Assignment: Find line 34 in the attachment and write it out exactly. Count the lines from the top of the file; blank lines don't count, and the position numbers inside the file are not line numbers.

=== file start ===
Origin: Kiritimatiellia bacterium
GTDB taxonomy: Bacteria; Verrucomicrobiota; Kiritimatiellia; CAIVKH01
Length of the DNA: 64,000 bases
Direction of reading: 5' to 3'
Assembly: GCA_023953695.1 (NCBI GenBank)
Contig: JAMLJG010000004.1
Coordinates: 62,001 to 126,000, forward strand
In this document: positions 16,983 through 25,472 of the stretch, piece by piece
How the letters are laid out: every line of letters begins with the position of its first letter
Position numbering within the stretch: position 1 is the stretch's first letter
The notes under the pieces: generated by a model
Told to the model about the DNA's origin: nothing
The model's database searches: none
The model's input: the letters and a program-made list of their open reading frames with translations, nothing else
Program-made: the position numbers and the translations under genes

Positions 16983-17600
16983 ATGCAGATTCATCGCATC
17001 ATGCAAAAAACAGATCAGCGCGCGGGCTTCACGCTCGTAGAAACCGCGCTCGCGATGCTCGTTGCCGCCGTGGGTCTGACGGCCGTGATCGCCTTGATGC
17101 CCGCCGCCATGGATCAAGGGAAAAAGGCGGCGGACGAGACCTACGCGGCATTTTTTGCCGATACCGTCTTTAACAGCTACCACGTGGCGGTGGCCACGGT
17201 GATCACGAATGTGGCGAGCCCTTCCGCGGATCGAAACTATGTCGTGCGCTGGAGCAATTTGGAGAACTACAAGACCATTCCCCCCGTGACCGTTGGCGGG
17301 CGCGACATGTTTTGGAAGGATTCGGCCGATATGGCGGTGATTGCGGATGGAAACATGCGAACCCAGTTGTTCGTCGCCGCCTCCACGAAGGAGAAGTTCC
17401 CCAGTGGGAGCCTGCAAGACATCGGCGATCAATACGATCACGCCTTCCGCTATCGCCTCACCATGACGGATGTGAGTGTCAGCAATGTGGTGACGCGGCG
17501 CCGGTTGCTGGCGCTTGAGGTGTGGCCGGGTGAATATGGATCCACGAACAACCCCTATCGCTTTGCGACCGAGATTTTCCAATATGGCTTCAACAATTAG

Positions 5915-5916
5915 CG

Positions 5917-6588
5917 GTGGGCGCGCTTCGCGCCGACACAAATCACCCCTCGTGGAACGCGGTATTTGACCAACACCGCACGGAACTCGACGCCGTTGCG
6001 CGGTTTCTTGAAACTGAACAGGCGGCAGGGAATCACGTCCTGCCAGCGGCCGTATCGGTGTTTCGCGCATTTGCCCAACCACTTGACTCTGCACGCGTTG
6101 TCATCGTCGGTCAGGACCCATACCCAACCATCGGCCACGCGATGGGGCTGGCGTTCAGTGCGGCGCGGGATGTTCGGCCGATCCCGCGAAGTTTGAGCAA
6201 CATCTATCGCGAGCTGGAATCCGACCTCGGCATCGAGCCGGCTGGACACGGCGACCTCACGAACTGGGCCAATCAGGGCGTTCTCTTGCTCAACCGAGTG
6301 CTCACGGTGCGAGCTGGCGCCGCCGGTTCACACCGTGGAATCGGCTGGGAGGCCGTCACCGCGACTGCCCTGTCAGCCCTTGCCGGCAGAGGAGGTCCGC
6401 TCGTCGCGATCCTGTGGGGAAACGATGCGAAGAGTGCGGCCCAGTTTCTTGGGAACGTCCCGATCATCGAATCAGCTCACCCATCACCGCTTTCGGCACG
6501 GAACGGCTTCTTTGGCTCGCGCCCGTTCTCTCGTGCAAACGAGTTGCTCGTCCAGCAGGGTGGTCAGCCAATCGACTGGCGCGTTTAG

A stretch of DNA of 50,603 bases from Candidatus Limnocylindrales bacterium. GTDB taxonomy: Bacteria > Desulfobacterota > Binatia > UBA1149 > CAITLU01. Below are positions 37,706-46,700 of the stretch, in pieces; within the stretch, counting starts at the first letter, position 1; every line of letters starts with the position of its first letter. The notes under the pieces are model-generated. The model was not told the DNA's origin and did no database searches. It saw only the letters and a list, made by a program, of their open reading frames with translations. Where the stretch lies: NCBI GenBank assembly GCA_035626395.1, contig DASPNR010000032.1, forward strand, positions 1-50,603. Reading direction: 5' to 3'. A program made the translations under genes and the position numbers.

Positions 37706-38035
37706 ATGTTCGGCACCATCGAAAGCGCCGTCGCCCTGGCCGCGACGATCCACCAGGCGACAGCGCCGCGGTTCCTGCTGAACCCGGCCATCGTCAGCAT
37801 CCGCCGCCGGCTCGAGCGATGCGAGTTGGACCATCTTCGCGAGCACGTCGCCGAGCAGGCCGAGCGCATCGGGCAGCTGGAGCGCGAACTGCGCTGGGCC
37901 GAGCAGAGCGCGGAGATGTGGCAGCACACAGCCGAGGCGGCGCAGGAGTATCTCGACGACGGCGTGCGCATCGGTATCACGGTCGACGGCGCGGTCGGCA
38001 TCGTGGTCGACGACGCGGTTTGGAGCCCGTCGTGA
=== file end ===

A stretch of DNA of 50,603 bases from Candidatus Limnocylindrales bacterium. GTDB taxonomy: Bacteria > Desulfobacterota > Binatia > UBA1149 > CAITLU01. Below are positions 37,706-46,700 of the stretch, in pieces; within the stretch, counting starts at the first letter, position 1; every line of letters starts with the position of its first letter. The notes under the pieces are model-generated. The model was not told the DNA's origin and did no database searches. It saw only the letters and a list, made by a program, of their open reading frames with translations. Where the stretch lies: NCBI GenBank assembly GCA_035626395.1, contig DASPNR010000032.1, forward strand, positions 1-50,603. Reading direction: 5' to 3'. A program made the translations under genes and the position numbers.